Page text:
A: I didn’t even think of getting so far that fast. We have to forcast what the result would be after the second phase, and we have to come to a market stage. The first phase, as I said, will produce 6,200 tons of silicon, and together with the second phase we will produce 20,000 tons a year. This has to be achieved first before we think of further expansion. The total investment for now is RM8 billion for the first plant on 40 hectares and for the second plant on 30 hectares. We have to keep in mind the power consumption and the emission of the plants to remain in line with the environmental regulations also. That is our green approach.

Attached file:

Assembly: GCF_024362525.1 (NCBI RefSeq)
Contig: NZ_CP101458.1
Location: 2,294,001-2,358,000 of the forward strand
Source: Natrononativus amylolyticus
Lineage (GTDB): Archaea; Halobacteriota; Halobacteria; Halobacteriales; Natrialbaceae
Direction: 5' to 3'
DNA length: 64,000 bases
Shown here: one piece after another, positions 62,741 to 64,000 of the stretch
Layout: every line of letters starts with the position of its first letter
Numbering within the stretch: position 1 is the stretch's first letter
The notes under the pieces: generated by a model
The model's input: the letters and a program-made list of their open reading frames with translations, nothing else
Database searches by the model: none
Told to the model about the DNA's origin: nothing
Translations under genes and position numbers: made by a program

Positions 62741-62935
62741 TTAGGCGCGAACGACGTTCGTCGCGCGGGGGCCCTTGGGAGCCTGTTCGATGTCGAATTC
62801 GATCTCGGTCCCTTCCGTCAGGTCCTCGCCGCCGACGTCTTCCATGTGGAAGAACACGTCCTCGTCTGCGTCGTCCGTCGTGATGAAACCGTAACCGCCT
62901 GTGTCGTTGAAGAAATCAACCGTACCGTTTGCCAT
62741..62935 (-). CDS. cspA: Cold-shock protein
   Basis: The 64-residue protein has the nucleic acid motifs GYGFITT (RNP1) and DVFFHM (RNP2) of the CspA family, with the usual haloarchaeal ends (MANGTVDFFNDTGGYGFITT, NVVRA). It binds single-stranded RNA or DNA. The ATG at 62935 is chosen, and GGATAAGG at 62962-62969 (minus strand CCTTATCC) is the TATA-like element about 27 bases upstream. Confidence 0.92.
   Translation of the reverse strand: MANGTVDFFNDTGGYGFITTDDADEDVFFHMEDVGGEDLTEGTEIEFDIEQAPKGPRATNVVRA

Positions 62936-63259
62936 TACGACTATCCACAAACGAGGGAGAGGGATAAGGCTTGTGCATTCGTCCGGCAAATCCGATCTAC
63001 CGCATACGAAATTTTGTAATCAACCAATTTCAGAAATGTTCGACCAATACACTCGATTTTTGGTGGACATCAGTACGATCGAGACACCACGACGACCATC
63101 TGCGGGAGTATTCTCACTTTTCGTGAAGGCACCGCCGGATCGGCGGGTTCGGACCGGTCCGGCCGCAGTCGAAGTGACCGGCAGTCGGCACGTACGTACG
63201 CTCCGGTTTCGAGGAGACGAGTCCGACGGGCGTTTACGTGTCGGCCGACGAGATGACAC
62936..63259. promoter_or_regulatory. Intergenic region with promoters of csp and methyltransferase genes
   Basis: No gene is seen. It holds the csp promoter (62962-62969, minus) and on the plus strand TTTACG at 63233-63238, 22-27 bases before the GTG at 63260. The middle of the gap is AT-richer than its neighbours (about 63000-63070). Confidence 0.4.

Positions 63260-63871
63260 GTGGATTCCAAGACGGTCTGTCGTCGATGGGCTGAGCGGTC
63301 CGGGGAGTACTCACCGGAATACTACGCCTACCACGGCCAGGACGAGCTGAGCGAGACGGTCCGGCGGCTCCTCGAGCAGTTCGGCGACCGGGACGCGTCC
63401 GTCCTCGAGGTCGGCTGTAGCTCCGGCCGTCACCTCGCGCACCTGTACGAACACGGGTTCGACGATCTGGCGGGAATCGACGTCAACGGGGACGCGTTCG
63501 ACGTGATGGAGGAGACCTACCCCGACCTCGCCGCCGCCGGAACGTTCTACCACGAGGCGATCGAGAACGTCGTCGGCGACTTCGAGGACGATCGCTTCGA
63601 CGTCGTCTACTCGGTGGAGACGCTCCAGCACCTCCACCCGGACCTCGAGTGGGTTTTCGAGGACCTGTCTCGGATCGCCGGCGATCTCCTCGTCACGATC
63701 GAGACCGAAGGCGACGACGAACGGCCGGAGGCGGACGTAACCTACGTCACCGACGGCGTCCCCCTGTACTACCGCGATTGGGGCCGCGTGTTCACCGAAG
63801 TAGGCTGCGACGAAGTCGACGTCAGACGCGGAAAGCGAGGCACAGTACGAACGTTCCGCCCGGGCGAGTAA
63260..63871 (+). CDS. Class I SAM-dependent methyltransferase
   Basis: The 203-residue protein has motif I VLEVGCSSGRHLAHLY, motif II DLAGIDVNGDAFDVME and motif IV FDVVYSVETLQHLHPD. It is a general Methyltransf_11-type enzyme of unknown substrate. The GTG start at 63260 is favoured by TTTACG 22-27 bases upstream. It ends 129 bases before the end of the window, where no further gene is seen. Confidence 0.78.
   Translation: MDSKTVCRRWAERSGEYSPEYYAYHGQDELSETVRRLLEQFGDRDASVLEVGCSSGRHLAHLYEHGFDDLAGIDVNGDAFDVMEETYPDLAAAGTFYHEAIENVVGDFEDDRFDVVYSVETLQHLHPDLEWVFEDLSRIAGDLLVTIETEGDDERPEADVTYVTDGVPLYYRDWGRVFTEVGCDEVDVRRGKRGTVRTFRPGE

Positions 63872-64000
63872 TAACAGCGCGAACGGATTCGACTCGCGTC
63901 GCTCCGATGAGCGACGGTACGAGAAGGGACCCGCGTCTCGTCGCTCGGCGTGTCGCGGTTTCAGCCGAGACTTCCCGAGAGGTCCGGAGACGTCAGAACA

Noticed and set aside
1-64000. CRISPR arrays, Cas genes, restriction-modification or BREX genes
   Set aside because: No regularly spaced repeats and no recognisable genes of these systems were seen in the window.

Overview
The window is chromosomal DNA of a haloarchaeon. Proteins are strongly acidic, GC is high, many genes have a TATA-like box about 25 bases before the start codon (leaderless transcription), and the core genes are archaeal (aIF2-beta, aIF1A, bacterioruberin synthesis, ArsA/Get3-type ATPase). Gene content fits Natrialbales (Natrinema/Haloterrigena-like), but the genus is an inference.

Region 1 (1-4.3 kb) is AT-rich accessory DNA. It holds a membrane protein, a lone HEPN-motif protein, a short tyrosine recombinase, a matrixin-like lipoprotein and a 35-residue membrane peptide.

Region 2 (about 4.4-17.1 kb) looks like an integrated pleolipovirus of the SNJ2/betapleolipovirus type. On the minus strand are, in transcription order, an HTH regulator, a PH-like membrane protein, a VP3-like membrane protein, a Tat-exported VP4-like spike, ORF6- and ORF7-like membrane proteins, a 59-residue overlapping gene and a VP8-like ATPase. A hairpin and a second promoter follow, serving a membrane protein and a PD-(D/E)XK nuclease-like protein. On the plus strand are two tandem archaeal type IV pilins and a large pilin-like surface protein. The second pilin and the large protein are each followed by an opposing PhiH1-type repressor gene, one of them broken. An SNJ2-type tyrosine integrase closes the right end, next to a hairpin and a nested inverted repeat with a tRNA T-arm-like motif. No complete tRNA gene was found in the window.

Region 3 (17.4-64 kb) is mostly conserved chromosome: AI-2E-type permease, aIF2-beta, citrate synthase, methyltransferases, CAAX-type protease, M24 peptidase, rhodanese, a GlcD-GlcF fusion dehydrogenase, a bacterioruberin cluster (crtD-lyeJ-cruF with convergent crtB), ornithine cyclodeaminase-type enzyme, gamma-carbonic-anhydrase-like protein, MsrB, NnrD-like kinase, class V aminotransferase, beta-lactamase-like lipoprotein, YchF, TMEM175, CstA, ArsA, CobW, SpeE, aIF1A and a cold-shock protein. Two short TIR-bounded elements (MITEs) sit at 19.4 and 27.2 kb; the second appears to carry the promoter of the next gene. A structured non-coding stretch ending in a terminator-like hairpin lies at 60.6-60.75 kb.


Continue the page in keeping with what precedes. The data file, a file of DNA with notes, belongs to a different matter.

Q: How is your experience of living in Sarawak?

A: Kuching is a good place. It’s not such a big city, but it is also not that rural. We can use English, it’s easy for communication. As Malaysia is a country of perpetual summer, we don’t have to worry daily weather report. I like to stay here.

Tokuyama's first plant in Sarawak